It was once common for doctors to visit sick patients in their homes: in 1930, 40% of all consultations were house calls. By 1980 this figure was less than 1%.
Today, urgent care centers occupy Main Street storefronts and 33% of all medical expenses are in hospitals. It’s clear that the added overhead is creating higher prices, but not necessarily better results, according to Sumi Das and Nina Gerson, who lead healthcare investments at Capital G.
“We can improve both outcomes and costs by starting care at home – rather than starting care from the hospital,” they write in a post that outlines five innovations enabling home care. Explores and identifies investment opportunities such as acute care and infrastructure development.
Today, in-home care comprises only 3% of overall health care spending, but Gerson and Das estimate this will increase to 10% over the next 10 years.
“To make these improvements, in-home healthcare strategies will need to leverage next-generation technology and value-based care strategies. Fortunately, the window of opportunity for change is still open.”
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- 1 Zūm CEO Ritu Narayan explains why equity and accessibility work for mobility services
- 2 Bird scooter shows improving economics, long march to profitability
- 3 India’s path clear for SaaS leadership, but challenges remain
- 4 Why have the markets turned down public neoinsurance startups?
- 5 How Cisco keeps its startup acquisition engine humming
- 6 The tech exits of the future have a lot to live for
Zūm CEO Ritu Narayan explains why equity and accessibility work for mobility services
Ritu Narayan founded Zūm with her two brothers in 2016 to disrupt student transport, a place that hasn’t seen much innovation since pupils began to find their way out of the tiny Lal Schoolhouse.
Since then, Zūm has partnered with school districts across the country to create more efficient routes and reduce vehicle emissions.
By 2025, Narayan says his company will have 10,000 electric school buses and plans to put the fleet into service to generate electricity and feed it back into the grid.
To learn more about the company’s growth, its immediate plans for the future and how the pandemic affected operations, read on.
Bird scooter shows improving economics, long march to profitability
For The Exchange, Alex Wilhelm looked at recent financial data from scooter sharing service Bird, which – such as Lyft, Uber, Airbnb and others – took a beating during the pandemic as potential riders stayed home.
Bird flipped its business model and improved its results, but it still has a way to go. “In the Bull case, Bird can get rid of its adjusted losses in a few years,” Alex writes.
“If a problem arises at the top of the company’s table — for example, the ride-per-scooter scale doesn’t as the company rolls out more hardware, or is just slower than expected — anticipated profitability results could evaporate or can be pushed. The future.”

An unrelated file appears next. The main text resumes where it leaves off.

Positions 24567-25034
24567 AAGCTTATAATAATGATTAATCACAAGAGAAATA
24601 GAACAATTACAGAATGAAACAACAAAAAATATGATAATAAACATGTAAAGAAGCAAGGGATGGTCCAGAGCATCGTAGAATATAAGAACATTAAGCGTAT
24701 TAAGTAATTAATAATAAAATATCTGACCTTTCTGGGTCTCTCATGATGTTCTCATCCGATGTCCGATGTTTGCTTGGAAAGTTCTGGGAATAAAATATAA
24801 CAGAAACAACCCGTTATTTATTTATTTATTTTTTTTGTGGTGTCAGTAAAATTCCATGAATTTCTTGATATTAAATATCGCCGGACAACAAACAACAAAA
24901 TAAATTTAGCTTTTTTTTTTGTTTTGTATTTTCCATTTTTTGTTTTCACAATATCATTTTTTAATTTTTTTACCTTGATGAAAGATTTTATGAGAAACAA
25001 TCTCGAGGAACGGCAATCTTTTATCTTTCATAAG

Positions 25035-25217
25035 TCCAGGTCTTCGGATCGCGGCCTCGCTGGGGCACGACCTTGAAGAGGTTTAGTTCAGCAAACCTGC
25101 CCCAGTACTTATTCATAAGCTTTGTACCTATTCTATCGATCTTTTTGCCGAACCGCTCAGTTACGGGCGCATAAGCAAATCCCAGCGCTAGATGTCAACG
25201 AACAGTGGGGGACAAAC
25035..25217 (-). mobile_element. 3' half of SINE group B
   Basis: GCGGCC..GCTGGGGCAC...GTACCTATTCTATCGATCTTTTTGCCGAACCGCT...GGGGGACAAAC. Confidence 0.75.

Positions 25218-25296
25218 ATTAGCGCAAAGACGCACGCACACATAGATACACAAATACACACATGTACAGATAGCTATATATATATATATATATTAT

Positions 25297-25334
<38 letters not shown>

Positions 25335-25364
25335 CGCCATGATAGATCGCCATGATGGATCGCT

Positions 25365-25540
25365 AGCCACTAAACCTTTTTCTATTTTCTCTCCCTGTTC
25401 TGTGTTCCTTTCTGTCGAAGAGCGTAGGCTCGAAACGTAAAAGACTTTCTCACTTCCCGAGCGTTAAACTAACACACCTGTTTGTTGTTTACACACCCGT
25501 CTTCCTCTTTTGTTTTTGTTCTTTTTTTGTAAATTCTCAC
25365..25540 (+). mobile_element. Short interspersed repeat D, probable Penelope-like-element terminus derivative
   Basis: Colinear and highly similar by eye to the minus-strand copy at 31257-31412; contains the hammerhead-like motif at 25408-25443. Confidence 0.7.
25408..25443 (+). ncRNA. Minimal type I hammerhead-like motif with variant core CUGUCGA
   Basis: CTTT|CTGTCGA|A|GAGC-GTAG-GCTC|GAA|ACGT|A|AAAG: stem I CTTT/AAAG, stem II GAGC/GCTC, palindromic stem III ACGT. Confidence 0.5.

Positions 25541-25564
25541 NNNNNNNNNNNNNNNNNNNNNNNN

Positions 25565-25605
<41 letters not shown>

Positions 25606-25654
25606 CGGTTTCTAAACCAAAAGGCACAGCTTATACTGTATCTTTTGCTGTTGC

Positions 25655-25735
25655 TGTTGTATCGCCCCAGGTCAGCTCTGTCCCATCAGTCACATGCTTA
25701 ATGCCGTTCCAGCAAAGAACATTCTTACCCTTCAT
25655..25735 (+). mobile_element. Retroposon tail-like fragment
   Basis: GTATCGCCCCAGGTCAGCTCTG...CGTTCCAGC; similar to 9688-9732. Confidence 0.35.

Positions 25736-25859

India’s path clear for SaaS leadership, but challenges remain
According to the SaaSBOOMi/McKinsey report, by 2030, India’s SaaS industry is projected to comprise 4%-6% of the global market and generate between $50 billion and $70 billion in annual revenue.
“With the right approach, it will not take long for the Indian SaaS community to become a massive employer of talent, a significant contributor to India’s GDP and a creator of unmatched products,” says Manav Garg, CEO and Founder, Eka Software. Solution.
In a guest post, he points out several key growth drivers, including “the largest concentration of developers in the world” and the fact that “SaaS is not a winner-takes-all market.”
Nevertheless, the sector still faces challenges, as “growth requires a growth mindset.”
Why have the markets turned down public neoinsurance startups?
As Alex Wilhelm has repeatedly noted in The Exchange, neoinsurance companies have stunned the market, from healthcare to autos to homes and rentals.
But he didn’t realize it until he chatted with John Swigert, co-founder and CEO of Pai Insurance, who had an interesting hypothesis.
Summarizing their conversation in one sentence: “From the point of view of public markets, this is the result, stupidity.”
How Cisco keeps its startup acquisition engine humming
Ron Miller interviewed three Cisco executives to learn more about the company’s “rich history of buying its way to global success”:
- CFO Scott Herren
- Derek Idemoto, SVP for Corporate Development and Cisco Investments
- Jitu Patel, EVP & GM, Security & Cooperation
Since its inception, Cisco has acquired 229 companies, bought over 30 startups over the past four years that focus on everything from edtech to event management.
“In fact, one of the big reasons for all these acquisitions may be about maintaining growth,” Ron writes.
The tech exits of the future have a lot to live for
“Inflation may or may not prove to be transient when it comes to consumer prices, but startup valuations have certainly been rising – and in particular – in recent quarters.”
This is Alex Wilhelm’s summary of a recent Pitchbook report that rounds up valuation data from US startup funding events.
He dug into the report and analyzed what the numbers mean for startup valuations and potential exits.